A number of lakes in Poland have experienced discharge of cooling water from coal-fired power plants for 60 years, causing an average increase in water temperature of 3 to 4 degrees Celsius compared to other lakes in the area. "So, they are just perfect for simulating global warming and giving us a glimpse into future decades," said IGB scientist Justyna Wolinska, who led the study together with her colleague Sławek Cerbin (AMU). To understand how parasitic epidemics spread in warmed waters, she and her colleagues took samples from these lakes and compared them with nearby control lakes into which warmer water was not discharged.
The researchers found that the parasite they were looking for was less prevalent among Daphnia communities in the heated lakes than in the control sites. But what was the reason for this? Did the increased temperature have a detrimental effect on the pathogen? Or were there different levels of host resistance among the Daphnia?
To find out, the researchers also conducted experiments under laboratory conditions. They compared the susceptibility to infection between Daphnia clones that they had previously isolated from the heated and control lakes – in each case at two different temperatures. They were able to show that Daphnia from the artificially heated lakes were less susceptible to infection than those from the control lakes. The experimental temperature had no influence on the incidence of infection.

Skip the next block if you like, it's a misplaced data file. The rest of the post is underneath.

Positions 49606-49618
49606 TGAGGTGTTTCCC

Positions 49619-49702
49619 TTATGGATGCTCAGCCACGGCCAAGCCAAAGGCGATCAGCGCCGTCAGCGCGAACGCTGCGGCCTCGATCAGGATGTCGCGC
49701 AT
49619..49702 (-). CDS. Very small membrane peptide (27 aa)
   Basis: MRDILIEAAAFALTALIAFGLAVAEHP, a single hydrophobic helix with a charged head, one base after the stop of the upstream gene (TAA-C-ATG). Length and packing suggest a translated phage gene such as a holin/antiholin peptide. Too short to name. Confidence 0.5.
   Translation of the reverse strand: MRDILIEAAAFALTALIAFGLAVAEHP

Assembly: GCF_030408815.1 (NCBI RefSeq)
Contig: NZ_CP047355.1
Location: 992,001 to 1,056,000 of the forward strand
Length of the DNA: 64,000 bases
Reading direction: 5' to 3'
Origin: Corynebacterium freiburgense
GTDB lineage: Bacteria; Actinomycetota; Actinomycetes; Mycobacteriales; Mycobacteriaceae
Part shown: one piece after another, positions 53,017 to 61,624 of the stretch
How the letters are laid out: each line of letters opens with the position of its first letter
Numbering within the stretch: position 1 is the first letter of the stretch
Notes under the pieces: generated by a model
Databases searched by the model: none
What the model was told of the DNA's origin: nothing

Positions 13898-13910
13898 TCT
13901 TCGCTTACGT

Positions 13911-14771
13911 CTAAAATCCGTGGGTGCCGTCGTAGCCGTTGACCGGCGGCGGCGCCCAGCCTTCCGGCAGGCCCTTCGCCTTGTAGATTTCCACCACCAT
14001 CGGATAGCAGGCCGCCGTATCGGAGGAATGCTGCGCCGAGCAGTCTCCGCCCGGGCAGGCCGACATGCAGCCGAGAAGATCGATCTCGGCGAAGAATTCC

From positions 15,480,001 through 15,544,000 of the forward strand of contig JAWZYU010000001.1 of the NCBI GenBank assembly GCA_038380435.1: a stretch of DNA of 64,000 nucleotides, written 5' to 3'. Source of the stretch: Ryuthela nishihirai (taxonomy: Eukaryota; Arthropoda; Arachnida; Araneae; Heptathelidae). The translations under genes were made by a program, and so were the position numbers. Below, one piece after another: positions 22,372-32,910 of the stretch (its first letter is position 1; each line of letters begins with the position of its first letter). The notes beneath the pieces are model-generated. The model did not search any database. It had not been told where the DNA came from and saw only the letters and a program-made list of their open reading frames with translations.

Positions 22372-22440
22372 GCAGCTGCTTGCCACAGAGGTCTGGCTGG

"In this case, our data do not prove that warming generally leads to more infections," first author Marcin Krysztof Dziuba summed up. "Instead, it depends on the context, how host and parasite dynamics change in a warming world." In the case of the Polish lakes, the increase in temperature may have limited the spread of the parasitic epidemic – for example, by changing lake hydrology, affecting the survival and distribution of pathogen spores. At the same time, the co-evolution of host and parasite in the unheated control lakes may have prevented this pathogen from re-colonising the heated lakes.
"However, we must not forget that parasites are not fundamentally bad," Justyna Wolinska emphasised. If a parasite disappears from an ecosystem, this does not necessarily lead to a healthier state. On the contrary, in the absence of parasites, the functions of the system can be seriously disrupted. That is why it is important to understand how parasites react to temperature increase.
The study was conducted as part of the Paradapt project led by Prof. Justyna Wolinska and Prof. Sławek Cerbin. It is co-financed by the DFG and the Polish National Science Center (Paradapt project) as well as a personal fellowship to Marcin Krzysztof Dziuba, by the DAAD and the Polish National Science Center.